The long competition between the world champions Anatoly Karpov and Garry Kasparov reached game number 162 in round ten at Linares in 1993. Karpov as White opposed Kasparov’s King’s Indian Defense with the Saemisch Variation. In order to not face an attack on his king on the queenside, Karpov did not want to castle on that side. Instead of 9.0-0-0 or 9.d5, Karpov played the move 9.Rd1 which is not better and is actually worse than those choices. On move ten, Kasparov played a theoretical novelty. Karpov’s king never got to castle and he faced an attack with his king in the center and many of his pieces at or near home. The result was a striking win for Kasparov who won the tournament with 10/13, 1.5 points ahead of Karpov and Anand. They were followed by eleven of the world’s best players.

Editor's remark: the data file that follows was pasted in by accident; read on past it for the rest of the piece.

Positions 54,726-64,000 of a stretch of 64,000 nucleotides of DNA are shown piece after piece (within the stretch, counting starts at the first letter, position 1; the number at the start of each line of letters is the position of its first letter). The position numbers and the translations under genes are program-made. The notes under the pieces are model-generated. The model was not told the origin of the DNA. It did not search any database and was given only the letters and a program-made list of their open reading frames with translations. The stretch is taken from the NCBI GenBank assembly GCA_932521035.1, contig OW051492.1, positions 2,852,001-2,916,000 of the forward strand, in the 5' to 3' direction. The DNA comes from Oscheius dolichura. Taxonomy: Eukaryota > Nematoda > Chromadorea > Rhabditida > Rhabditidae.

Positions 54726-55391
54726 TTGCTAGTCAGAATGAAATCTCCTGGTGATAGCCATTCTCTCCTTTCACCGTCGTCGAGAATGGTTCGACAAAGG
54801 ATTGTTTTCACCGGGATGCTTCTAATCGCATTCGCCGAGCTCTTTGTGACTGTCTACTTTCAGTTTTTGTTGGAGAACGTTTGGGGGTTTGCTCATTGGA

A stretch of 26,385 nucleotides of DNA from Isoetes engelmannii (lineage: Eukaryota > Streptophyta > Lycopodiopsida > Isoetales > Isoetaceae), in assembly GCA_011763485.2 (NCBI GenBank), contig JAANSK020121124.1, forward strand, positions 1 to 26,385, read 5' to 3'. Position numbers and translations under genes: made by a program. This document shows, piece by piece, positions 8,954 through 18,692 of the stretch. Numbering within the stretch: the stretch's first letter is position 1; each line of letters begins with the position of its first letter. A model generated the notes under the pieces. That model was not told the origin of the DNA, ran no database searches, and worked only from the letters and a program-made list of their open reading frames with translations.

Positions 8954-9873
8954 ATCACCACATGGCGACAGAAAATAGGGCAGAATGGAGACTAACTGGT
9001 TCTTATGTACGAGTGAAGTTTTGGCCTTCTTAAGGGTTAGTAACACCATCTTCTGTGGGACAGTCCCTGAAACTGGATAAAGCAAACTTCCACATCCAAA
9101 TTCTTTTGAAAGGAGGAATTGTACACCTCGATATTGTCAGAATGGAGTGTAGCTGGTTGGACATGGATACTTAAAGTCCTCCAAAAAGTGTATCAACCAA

This game has been subjected to analysis for years. First there were commentators at the event making suggestions during the game. Then there was a post mortem by the players. Numerous writers have contributed annotations over the years. Kasparov has published the game with notes that have shown his changing opinions over the years. I have made use of some of what has gone before and tried to add something myself.
As a study method I suggest that players who have a partner to practice with set up key positions and play them out without the notes over the board with a clock. Timed practice, even after playing over the game, is a way to test understanding. It is not important which partner wins. It is a good idea to switch sides and repeat the test. I first used this method with the queen sac game Bobotsov-Tal with White to make move 13 (See http://www.chess.com/article/view/tal-attacks-or-did-i-repeat-myself )